Winter Update: Wearing Shorts, Trimming Trees, Rebuilding the Pump House, and Using Air Horns to Improve Pace of Play 20121214_135605Nobody wore shorts on Friday (see above), so nobody got extra handicap strokes. But Doug wore shorts on Saturday (see below) and therefore got two. 20121215_105641

He also wore his daughter’s hat and brought three swing aids. His team still lost, though.

During our round on Friday, some tree guys were trimming and cabling the two huge oaks in front of the clubhouse:


During our round on Saturday, some construction guys were laying a concrete-block foundation for our new pump house, next to the pond on the fourth hole. (See photo below.) We played that hole from the women’s tees, because when we play from the men’s tees bad drives that miss the pond often hit the pump house.


Friday’s round took more than four hours—an inexcusable pace, we agreed, even though we were playing as a sevensome. One reason we were slow is that one of the guys was a newcomer, and he still does things the rest of us stopped doing years ago, such as taking practice swings and not hitting or putting unless it’s his turn. But we’ll break him.

On Saturday, we played as two foursomes and finished in less than three hours. During that round, Tim, who was in my group, thought of a way to incorporate speed into our regular game, by allowing teams that finish early to replay holes until the slowest team has putted out on its final hole. Here’s how it would work: We would shot-gun all the groups, so that nobody had a head start, and each group would carry one of these:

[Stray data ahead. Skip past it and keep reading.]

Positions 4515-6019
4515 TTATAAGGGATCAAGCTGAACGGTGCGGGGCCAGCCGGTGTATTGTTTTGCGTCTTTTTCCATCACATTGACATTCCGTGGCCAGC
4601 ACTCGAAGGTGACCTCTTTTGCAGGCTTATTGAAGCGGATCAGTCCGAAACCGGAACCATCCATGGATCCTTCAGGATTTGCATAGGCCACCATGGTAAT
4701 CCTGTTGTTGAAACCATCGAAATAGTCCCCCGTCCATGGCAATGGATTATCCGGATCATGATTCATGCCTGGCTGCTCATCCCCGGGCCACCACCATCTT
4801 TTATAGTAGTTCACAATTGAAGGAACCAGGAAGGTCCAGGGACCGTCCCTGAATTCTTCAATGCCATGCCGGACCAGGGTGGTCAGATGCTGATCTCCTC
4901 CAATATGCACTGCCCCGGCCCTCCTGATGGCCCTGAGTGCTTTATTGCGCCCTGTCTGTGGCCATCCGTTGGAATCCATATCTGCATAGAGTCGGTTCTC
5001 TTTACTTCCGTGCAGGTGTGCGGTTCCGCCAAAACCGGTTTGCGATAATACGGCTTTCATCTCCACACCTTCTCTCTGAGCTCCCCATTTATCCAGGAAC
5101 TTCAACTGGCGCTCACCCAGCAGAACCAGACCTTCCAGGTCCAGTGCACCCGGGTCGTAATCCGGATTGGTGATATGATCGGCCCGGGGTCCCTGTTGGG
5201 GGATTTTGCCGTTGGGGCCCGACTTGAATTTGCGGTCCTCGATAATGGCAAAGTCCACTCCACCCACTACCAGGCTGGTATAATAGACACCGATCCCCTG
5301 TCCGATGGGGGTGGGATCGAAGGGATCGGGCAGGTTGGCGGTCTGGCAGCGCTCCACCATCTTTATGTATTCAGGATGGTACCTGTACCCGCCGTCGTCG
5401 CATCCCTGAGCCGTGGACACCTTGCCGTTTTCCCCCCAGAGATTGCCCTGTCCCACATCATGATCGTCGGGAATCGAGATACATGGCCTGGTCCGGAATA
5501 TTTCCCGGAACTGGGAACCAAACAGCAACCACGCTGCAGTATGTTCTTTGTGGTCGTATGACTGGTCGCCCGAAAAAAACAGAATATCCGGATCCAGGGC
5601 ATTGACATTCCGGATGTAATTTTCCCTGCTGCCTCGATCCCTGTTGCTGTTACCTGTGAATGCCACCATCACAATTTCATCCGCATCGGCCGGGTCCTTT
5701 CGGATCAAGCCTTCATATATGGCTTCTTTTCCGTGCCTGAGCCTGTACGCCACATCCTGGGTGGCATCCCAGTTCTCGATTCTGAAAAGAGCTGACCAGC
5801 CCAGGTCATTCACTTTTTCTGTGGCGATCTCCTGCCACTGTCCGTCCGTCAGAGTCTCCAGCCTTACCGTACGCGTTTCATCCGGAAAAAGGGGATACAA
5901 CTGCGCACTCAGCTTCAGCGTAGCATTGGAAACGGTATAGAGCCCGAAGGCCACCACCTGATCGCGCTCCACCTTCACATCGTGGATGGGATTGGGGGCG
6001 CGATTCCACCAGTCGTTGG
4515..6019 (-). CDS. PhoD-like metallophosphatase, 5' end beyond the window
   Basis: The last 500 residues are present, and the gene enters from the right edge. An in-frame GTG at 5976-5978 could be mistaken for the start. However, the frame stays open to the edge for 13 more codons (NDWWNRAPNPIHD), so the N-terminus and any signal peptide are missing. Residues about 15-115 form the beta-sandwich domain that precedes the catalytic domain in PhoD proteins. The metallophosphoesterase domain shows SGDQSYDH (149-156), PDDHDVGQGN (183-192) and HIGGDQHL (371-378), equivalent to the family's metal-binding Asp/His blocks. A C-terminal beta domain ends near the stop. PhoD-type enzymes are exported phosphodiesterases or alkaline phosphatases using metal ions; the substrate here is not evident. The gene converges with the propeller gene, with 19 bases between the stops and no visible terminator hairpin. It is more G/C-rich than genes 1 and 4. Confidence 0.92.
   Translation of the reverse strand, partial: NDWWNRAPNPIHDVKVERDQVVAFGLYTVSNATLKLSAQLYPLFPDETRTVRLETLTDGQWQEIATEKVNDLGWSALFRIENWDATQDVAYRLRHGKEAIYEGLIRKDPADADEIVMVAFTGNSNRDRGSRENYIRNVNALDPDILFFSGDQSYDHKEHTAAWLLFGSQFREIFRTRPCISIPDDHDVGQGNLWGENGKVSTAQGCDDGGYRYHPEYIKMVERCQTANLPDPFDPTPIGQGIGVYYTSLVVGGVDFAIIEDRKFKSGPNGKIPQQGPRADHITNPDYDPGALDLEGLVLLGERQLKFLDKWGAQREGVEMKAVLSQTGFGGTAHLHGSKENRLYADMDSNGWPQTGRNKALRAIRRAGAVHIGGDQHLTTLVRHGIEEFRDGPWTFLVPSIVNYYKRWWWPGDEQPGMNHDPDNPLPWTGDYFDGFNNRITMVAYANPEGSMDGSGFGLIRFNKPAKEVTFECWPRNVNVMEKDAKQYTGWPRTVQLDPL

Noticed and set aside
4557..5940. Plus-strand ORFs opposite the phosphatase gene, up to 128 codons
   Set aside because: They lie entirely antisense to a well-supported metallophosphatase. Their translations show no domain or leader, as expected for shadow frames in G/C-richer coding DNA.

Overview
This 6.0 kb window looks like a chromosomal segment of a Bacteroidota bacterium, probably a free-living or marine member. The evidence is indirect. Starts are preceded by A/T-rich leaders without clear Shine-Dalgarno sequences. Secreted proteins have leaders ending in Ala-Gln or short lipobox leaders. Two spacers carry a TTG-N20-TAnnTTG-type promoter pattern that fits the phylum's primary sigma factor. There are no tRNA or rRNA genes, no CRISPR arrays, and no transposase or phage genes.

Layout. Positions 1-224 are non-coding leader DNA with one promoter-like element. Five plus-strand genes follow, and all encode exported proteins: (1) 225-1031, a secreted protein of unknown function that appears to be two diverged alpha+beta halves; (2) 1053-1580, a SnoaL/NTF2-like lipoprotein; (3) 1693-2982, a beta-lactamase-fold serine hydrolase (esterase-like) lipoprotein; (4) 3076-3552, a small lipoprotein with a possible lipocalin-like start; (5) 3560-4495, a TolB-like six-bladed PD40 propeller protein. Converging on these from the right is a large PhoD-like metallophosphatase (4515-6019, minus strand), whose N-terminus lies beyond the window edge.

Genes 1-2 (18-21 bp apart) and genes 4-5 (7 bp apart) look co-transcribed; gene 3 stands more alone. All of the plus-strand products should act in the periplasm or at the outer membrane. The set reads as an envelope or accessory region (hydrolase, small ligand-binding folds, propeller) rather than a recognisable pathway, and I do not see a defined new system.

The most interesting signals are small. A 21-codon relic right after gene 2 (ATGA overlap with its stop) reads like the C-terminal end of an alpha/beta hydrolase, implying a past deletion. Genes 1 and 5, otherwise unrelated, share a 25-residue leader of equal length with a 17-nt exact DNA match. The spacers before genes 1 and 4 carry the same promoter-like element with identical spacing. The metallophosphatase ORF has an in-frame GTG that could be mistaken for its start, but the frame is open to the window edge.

air horn

When your group finished its regulation round, you would blast your air horn to let the other groups know that you were now playing bonus holes and potentially improving your score. And you would get to keep playing bonus holes until the final group’s horn had sounded. Further study.

4 thoughts on “Winter Update: Wearing Shorts, Trimming Trees, Rebuilding the Pump House, and Using Air Horns to Improve Pace of Play

  1. Can post your friend Doug’s strategy on the clubs he carries? Seemed a limited, odd mix in the photo, but I haven’t played your course and maybe it fits. He needs a smaller bag.

  2. Doug didn’t show up today, so I don’t know for sure, but several guys I know carry fewer than fourteen clubs, especially during the winter. I always carry a full load, but Tony (for example) never has more than eight or nine, even when he’s playing in tournaments, and Hacker, at the moment, is down to about ten. We’ve had many one-, two-, and three-club competitions, and everybody seems to shoot about what they usually shoot. And don’t forget that Francis Ouimet won the U.S. Open with seven.

  3. Slow play… When you have your shotgun start one of your groups is in front of the others. How is it possible for the following groups to finish before the lead group if the lead group plays slow and holds up all of the others? I ask because we wrestle with this dilema at our club.Slow players in front prevent us from playing as fast as we otherwise might.

  4. Keep in mind that this idea is still in development. It definitely wouldn’t work on a crowded course, and it would really work only on a course where you could leave gaps between groups at the outset. Layout would matter, too. My home course is just nine holes, but because of the way the holes are routed you can sometimes bypass slowpokes rather than playing through them–for example, by cutting from the fifth green to the tenth/first tee and picking up six through nine later on, or cutting from the second to the fifth or eighth. And all this would work best (if at all) at times of the year when the course wasn’t crowded, or when bad weather had scared away all but the diehards. Such as now, come to think of it. Maybe we’ll try it next week, if the greens are still open.

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